Skip to content
  1. Home
  2. Docs
  3. Feature Overview
  4. Branchcing Narratives & Adaptive Content

Branchcing Narratives & Adaptive Content

Use pre-conditions and adaptive content to adapt your experience to in-game conditions and real-world conditions. Game conditions include: inventory conditions, storypoint conditions, task completion, etc. Real-world conditions include time of day, location, proximity to certain location types, etc. Adapting your player’s experience based on conditions allows you to creating branching narrative stories, as well as to create immersive content that appears to be reacting to your player’s world.

Branching with Frames

In Motive, Frames contain the Resources that handle game logic. A Frame precondition will block the execution of a Frame until that precondition has been satisfied. For example, a Proximity Condition will block a Frame from running until the player has come within range of the location specified in the precondition. Using preconditions and frame, you can easily author branching narratives that consider your player’s context when deciding what content to trigger, and can fallback to a default frame if required.

Adaptive Content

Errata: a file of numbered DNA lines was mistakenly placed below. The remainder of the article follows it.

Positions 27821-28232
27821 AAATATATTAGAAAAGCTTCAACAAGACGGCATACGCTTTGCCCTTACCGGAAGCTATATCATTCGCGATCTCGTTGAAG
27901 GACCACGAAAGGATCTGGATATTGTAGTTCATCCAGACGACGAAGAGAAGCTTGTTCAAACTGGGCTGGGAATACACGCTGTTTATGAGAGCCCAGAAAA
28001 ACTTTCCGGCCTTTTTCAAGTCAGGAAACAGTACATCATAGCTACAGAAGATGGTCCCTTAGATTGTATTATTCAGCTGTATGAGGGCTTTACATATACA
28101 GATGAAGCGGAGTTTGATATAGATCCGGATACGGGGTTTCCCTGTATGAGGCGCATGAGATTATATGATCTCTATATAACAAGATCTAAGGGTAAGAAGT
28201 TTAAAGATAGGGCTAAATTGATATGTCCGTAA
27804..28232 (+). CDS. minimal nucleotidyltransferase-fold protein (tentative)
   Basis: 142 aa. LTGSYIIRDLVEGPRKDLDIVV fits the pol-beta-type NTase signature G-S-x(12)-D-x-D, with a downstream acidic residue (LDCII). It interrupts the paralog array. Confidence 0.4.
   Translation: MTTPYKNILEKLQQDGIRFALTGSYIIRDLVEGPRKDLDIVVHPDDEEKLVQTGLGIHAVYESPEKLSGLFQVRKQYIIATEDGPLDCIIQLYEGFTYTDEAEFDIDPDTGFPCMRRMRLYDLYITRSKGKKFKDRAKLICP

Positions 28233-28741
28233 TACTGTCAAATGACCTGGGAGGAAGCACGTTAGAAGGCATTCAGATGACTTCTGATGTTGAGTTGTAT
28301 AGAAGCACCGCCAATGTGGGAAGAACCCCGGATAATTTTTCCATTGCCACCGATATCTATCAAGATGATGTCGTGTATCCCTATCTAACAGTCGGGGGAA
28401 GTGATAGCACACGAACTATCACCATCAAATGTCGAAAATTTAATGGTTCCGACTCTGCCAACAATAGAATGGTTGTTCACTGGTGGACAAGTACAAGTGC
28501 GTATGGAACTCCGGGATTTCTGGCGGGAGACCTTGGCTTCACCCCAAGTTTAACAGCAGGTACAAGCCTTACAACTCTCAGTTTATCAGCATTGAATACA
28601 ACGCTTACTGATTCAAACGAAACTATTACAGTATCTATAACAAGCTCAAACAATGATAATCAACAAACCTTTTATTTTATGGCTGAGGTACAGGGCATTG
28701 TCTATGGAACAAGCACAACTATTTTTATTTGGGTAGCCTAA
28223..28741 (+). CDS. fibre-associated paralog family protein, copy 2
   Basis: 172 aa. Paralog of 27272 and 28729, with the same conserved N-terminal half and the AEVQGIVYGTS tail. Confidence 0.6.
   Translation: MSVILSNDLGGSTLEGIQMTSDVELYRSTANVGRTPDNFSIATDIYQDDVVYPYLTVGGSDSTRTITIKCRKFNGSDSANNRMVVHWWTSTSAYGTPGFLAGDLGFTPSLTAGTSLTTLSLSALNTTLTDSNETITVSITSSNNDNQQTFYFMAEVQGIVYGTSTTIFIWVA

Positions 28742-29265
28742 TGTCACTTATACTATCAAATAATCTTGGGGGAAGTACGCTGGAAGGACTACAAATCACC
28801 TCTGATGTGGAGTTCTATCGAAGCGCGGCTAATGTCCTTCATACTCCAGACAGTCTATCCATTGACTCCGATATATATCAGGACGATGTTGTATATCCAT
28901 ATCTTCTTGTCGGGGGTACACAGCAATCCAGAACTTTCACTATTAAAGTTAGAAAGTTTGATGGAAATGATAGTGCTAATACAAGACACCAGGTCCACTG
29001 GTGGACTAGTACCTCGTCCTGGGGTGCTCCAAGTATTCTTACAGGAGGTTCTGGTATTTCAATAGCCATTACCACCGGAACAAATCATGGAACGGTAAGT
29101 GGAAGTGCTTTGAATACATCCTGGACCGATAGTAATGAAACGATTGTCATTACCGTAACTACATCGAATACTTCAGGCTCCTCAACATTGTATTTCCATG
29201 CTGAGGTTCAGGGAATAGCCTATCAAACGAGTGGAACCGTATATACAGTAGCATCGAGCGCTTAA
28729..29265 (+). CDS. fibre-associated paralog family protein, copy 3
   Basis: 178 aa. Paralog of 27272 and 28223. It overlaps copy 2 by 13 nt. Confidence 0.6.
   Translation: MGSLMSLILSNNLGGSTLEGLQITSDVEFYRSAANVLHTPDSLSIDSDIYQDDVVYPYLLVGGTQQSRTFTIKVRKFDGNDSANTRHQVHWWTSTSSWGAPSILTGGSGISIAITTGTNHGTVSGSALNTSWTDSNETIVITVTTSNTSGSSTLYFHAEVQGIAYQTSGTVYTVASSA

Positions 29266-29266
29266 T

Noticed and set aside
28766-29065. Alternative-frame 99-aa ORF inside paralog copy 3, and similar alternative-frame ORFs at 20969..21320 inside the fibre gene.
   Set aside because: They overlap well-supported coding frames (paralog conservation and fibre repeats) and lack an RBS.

Adaptive Content is the ability to update the properties of a Resource based on some conditions. This is very similar to the idea of a Frame precondition, however, with Adaptive Content there is no need to create multiple Frames that probably contain similar content. Instead, you can create one Frame and can assign the Resources within to contain Dynamic Variables.

For example, say your player need to collect 3 out 5 stars to pass their current task. When the player is finished, by default they will see a Screen Message saying “You’re done”. However, if the player has collected all 5 out of 5 stars, instead the same Screen Message has been configured with a Dynamic Variable that will say “Great job! You collected all the stars!”. This extra message can be configured using a Dynamic Variable on the Screen Message Resource without re-creating the entire Frame the Screen Message lives in.

Dynamic Variables are also useful anytime you want to use Locations that are relative to your player. Instead of placing a Location Task at a Location that has been manually created, you can use a Dynamic Variable to assign the Location property to be “at the player’s current location”, or “50m north of the player’s current location”.

Was this article helpful to you? Yes 1 No

How can we help?

Scroll To Top